The fallacy of disregarding the past because of certain evils

There is almost a reflexive habit these days that many people have developed when bringing up the virtues of past times. Upon acknowledging that such times were more decent, more moral and more civil, and more beautiful, more artistic, and more spiritual not to mention more courageous, more genius and more honest, such people, as if in need of purging a substance too pure, then disregard such times and their ways as nothing to be emulated because they had social evils which our time has apparently overcome.

In particular, this phenomenon has become common when discussing the merits of the Founding Fathers and the earlier American culture. It seems that to certain people, the fact that such times had social evils and was not a perfect utopia, means that their entire way of life was tainted and to even think of adopting some of their virtues as the cure to our modern woes would open the door for the return of slavery and the conquest of indigenous tribes.

One of the staple ideas of modernism was to end the long reigning tradition of valuing knowledge of the past and learning from it. Instead, the past is viewed as merely a series of events which modern people have no relation to other than their being so much more advanced than it. The technology and scientific methods that were developed apparently called for the replacement of proven wisdom with a new constantly changing information on how to best live life.

Somehow there’s been a mix up, as technological advancement has been mistaken for social advancement, and usually to fill the gap some appeal to egalitarianism compensates all the new defects that our modern society has. The result is a sort of automation of thought where it is actually a logical requirement that modern times are always moving in the right direction no matter how odd they may seem as long as they are “progressive.” In other words, the only wrong we can do is to hold onto the past and resist change.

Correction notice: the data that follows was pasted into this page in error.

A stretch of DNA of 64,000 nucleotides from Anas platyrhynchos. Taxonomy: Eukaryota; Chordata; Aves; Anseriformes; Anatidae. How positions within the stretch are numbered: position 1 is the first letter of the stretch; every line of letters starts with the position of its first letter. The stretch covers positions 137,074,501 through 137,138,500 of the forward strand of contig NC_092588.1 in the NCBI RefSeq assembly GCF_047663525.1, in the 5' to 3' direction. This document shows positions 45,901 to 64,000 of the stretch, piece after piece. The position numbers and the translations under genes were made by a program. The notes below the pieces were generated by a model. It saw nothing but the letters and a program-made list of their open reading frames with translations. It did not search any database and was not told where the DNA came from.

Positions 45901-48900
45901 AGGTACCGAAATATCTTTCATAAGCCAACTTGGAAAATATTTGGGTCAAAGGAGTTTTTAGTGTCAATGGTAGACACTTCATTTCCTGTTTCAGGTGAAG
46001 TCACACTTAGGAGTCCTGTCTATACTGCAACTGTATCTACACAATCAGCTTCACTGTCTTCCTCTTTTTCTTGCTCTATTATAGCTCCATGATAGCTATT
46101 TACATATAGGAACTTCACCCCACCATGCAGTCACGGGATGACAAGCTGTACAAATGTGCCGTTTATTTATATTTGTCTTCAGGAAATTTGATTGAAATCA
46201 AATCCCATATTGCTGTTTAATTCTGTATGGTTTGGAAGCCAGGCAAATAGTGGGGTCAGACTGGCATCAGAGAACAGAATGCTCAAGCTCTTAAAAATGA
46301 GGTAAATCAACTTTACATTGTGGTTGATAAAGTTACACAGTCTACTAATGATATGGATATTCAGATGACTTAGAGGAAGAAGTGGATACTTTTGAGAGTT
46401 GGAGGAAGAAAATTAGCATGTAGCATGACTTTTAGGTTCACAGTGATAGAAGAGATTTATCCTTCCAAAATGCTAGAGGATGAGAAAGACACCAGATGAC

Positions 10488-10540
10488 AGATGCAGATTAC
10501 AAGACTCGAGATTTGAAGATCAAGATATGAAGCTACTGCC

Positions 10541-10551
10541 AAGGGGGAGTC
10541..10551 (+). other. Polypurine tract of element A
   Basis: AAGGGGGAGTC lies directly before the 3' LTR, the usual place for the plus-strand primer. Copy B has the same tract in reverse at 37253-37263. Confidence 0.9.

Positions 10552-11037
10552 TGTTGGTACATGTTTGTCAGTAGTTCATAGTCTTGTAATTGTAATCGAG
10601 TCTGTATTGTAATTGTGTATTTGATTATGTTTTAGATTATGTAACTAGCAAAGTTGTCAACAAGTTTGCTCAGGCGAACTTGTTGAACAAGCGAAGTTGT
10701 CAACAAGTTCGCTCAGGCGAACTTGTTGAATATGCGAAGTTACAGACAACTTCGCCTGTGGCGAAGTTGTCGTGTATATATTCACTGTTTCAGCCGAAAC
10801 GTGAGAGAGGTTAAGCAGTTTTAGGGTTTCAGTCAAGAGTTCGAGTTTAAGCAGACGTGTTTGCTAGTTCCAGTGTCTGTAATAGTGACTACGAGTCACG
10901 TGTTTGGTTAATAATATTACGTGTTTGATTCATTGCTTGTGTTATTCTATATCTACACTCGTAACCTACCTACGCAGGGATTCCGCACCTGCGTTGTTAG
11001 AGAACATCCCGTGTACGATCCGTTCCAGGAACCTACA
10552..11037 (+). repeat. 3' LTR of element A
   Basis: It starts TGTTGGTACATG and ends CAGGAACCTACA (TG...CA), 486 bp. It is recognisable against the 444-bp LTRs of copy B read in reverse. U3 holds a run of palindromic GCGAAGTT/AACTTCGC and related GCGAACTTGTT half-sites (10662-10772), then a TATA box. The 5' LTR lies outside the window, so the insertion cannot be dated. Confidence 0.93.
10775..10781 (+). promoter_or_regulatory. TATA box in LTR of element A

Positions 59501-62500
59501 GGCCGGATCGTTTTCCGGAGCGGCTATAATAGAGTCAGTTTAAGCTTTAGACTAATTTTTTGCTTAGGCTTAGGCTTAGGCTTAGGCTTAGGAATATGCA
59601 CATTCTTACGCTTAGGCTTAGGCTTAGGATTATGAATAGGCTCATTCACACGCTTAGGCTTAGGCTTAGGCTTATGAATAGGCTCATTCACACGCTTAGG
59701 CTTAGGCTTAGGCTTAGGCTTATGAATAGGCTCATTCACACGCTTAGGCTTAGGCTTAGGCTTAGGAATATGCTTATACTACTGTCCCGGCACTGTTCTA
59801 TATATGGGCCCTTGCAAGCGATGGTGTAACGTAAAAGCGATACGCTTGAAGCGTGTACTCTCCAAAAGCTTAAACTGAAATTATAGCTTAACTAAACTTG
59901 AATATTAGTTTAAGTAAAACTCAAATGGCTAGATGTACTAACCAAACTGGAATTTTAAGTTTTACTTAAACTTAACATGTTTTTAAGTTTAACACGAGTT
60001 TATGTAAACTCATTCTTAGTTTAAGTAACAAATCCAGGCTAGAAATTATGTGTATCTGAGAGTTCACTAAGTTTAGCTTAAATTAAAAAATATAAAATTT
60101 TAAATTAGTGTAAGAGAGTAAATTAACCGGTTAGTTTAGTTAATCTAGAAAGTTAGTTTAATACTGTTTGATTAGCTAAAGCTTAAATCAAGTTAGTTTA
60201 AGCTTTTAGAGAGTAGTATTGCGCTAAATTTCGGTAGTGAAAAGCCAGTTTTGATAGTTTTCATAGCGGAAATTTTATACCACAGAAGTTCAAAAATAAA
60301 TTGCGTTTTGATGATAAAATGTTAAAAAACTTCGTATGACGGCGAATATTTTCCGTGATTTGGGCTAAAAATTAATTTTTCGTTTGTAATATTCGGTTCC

This mentality becomes particularly neurotic when it is pointed out that certain modern changes are most definitely a move in the wrong direction. For example, an argument might be made such as this: the modesty and decency of women’s dress in the 19th century must be inferior to the scanty and suggestive dress of our time because “women didn’t even have the right to vote back then.” Logically it would follow then that even if these women were walking naked to the voting booth as if they were from a pack of animals, perhaps not even able to speak intelligible language, (and we are not that far from such a scenario) this would still be an advancement from the high character of the 19th century lady.

The real poverty of the fallacy of disregarding the past is that one’s own degeneration remains unseen and unfixed. The pride that one is advanced just because one lives at a later date negates the natural urge to strive to equal one’s ancestors greatness. Without this motivation a slovenly, indulgent attitude sets in like a spoiled child who has no respect for their parents.